Apple has won its antitrust appeals court battle with Epic Games over its App Store policies, according to the opinion issued by the U.S. Ninth Circuit Court of Appeals. The court largely upheld the district court’s earlier ruling in favor of Apple, which restricted app distribution on iOS devices to the App Store, requiring payments to go through its own processor while preventing developers from communicating to customers about alternative ways to pay. However, the court also upheld the lower court’s judgment in favor of Epic under California’s Unfair Competition Law. The ruling is a major setback for Epic Games and other developers who hoped the ruling could set precedent for further antitrust claims and require Apple to open iOS devices to third-party app stores and payment systems. Apple has issued a statement reaffirming its position, while Epic Games CEO Tim Sweeney stated that the court’s positive decision rejecting Apple’s anti-steering provisions frees iOS developers to send consumers to the web to do business with them directly there. Apple has not yet issued an appeal for the latter part of the decision.
Coinbase Global has filed a petition in the US Court of Appeals for the Third Circuit to push the Securities and Exchange Commission (SEC) to create new rules for digital assets. The cryptocurrency exchange filed a petition for rulemaking with the SEC last year, which urged the regulator to provide clarity on the circumstances under which a digital asset is a security and create a new market structure framework that is compatible with cryptocurrencies. However, the SEC has not responded publicly to that petition, which led to Coinbase filing the legal challenge. The crypto industry largely believes it operates in a regulatory gray area not governed by existing US securities laws and that new legislation is needed to regulate the sector. SEC Chair Gary Gensler has said cryptocurrency firms should comply with existing laws and that new crypto-specific regulations are not necessary. Coinbase disclosed in March the firm had been told that SEC staff intended to recommend enforcement action against the company. The company said in a blog post at the time that it was willing to fight any forthcoming enforcement action in court.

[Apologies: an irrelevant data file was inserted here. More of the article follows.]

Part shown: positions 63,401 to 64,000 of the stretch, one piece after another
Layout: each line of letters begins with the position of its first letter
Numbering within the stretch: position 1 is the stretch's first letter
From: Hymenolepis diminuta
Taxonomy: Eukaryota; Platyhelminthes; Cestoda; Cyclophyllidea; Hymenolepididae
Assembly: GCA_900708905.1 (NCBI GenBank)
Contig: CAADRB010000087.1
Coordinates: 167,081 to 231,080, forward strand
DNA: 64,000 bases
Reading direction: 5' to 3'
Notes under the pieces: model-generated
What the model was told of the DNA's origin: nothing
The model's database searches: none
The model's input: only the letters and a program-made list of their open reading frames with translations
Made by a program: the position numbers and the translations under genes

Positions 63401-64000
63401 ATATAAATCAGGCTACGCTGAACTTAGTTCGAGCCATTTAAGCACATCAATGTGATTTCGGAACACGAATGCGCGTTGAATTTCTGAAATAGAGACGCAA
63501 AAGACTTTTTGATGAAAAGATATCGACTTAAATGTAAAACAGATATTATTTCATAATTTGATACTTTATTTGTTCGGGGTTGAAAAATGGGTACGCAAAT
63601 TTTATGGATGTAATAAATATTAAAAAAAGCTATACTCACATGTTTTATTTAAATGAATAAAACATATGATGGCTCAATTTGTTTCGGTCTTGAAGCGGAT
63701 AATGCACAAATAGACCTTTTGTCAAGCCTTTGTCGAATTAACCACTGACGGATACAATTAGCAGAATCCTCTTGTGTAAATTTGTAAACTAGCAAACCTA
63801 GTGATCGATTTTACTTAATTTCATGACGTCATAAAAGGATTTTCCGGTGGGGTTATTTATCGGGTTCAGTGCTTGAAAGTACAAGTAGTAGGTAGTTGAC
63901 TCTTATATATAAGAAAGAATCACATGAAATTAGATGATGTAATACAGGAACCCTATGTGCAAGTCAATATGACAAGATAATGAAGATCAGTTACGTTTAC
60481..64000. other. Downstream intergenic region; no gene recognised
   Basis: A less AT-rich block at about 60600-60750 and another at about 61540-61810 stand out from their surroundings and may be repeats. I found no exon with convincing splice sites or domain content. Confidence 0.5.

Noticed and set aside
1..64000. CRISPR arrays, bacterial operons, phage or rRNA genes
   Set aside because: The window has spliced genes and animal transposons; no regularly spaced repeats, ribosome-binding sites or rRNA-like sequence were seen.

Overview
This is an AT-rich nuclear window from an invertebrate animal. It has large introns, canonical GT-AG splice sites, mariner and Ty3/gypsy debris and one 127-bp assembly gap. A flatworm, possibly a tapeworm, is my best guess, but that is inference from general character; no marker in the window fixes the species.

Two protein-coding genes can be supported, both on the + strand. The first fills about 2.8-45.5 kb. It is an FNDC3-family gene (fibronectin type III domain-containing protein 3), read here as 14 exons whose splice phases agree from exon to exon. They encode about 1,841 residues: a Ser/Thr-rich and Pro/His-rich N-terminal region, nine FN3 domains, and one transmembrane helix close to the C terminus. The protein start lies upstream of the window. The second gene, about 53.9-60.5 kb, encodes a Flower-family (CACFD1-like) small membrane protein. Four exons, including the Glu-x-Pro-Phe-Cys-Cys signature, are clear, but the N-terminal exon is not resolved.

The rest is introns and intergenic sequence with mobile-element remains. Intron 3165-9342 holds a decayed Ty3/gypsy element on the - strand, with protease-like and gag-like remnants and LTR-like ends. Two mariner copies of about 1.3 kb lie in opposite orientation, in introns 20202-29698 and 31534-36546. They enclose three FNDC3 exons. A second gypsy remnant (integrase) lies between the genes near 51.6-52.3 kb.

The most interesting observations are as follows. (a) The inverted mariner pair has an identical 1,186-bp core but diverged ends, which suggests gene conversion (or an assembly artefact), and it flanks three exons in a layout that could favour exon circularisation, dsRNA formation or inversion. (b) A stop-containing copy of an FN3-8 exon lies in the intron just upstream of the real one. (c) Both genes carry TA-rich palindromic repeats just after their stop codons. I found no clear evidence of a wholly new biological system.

TripAdvisor is facing a lawsuit in Delaware over its decision to move its incorporation from Delaware to Nevada. Shareholder firms Bernstein Litowitz Berger & Grossmann, Block & Leviton and Friedman Oster & Tejtel are seeking an injunction to block the move, claiming it is designed to take advantage of Nevada’s “no liability regime”, making it harder for shareholders to hold directors responsible for breaches of their duties. Both TripAdvisor and its parent, Liberty TripAdvisor Holdings, disclosed the plans earlier this month, stating that re-incorporating in Nevada will save money on legal fees, fend off unmeritorious shareholder litigation and allow the companies to attract directors who might have been dissuaded by the expense of defending shareholder claims. The shareholder firms claim that other shareholders have been frozen out of the decision-making process and argue that the move will strip shareholders of their right to sue without offering them any compensation. The companies' filings acknowledge that board members and executives may be in conflict with shareholders over the conversion to Nevada incorporation. Shareholder lawyers argue that fiduciaries of a Delaware corporation cannot use their control over the corporation to force the company and minority investors to give up all of Delaware law’s protections.